I don’t understand why Texas law should be revisited in light of what happened in Florida with Trayon Martin. I am not the least bit surprised that Wisconsin expatriate O. Ricardo Pimentel does, though. Time and again, he stands up for those who would prey on the hard-working, law-abiding citizens of this great state. This is one of the most rambling, disjointed and unsupported pieces he’s ever written, though — which is saying a lot, considering how much of his ranting the Express-News has inflicted on us. I did find this bit to be quite revealing, though:

Those opposed to the bill clearly understood the broadened scope. Their objections just didn’t seem to be registering. Or, I’m guessing, believed. You know, a case of those “anti-gun nuts” just blowing smoke again.

So they understood the “broadened scope” of the law but still opposed it. They opposed people being able to defend themselves wherever the people had a right to be. I wouldn’t call it blowing smoke so much as, shall we say, Chicken Little shrieking about blood running the streets or all those other things. Such is par for the course for the anti-self-defense crowd, but why is such an opinion almost never called out for the crap that it is?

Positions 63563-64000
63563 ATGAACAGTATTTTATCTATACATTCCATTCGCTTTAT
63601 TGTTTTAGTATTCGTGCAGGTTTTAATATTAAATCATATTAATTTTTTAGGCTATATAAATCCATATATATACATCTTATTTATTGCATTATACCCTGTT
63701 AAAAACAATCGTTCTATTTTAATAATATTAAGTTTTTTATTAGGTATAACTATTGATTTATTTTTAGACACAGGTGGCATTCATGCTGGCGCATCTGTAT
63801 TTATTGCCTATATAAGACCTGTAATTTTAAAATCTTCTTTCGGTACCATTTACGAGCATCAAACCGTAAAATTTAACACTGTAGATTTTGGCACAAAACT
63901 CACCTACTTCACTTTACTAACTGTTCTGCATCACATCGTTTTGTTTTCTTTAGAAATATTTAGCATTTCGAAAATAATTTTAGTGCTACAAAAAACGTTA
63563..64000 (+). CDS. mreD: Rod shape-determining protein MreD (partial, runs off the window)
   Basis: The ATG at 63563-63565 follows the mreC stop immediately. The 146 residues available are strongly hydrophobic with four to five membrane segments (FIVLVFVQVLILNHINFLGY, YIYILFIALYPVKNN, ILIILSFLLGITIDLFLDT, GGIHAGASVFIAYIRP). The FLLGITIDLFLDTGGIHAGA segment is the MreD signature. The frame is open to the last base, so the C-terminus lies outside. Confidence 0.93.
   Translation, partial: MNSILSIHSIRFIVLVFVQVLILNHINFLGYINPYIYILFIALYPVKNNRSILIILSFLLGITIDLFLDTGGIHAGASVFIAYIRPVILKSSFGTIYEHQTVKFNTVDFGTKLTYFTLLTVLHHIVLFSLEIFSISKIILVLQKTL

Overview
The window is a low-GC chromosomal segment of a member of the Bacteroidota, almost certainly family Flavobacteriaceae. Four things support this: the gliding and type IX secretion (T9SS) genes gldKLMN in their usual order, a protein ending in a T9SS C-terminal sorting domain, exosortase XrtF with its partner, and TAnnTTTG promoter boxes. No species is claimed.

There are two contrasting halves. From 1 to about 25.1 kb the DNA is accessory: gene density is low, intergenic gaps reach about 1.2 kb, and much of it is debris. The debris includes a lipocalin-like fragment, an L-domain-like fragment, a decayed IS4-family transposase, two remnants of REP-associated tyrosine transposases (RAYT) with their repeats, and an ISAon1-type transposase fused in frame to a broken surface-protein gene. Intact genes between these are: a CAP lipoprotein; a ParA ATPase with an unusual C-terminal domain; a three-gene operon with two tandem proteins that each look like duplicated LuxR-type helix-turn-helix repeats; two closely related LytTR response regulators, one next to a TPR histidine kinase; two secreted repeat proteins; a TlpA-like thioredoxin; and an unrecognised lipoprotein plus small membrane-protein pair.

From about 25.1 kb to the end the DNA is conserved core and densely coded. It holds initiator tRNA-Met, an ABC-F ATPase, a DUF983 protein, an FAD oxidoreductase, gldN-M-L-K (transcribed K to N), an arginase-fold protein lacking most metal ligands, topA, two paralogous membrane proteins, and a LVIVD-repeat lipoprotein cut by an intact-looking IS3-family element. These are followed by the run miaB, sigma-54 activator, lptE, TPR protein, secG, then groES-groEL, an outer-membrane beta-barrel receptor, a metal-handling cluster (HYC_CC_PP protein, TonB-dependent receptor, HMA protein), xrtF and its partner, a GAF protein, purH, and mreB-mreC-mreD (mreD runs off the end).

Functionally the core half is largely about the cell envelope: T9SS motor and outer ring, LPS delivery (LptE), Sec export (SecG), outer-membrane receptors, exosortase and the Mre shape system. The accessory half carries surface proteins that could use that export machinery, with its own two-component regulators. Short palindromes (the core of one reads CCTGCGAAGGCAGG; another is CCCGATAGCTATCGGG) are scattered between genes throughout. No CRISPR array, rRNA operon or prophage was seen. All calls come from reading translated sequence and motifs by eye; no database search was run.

Overheard earlier at Armadillo’s…

April 21, 2012

Me, singing to the baby: “Well Tuesday, you see, she had to be free, but somehow I’ve got to carry on…Tuesday’s gone, with the wind…”

Sabra: “That song’s not over yet?”

Me: “Nope. I think it’s about seven minutes long.” (7 minutes and 32 seconds, to be exact.)

Sabra: “Well. No wonder she left.”


Gee, I wonder why that is?

April 21, 2012

From the Associated Press, by way of the San Antonio Express-News:

Jim DiPeso of ConservAmerica, a group that recently changed its name from Republicans for Environmental Protection, says the EPA is caught in the center of a perfect storm. “This time of greater cynicism about government, more economic anxiety and the fact that the problems are not immediately apparent, has created this political problem for EPA,” he said.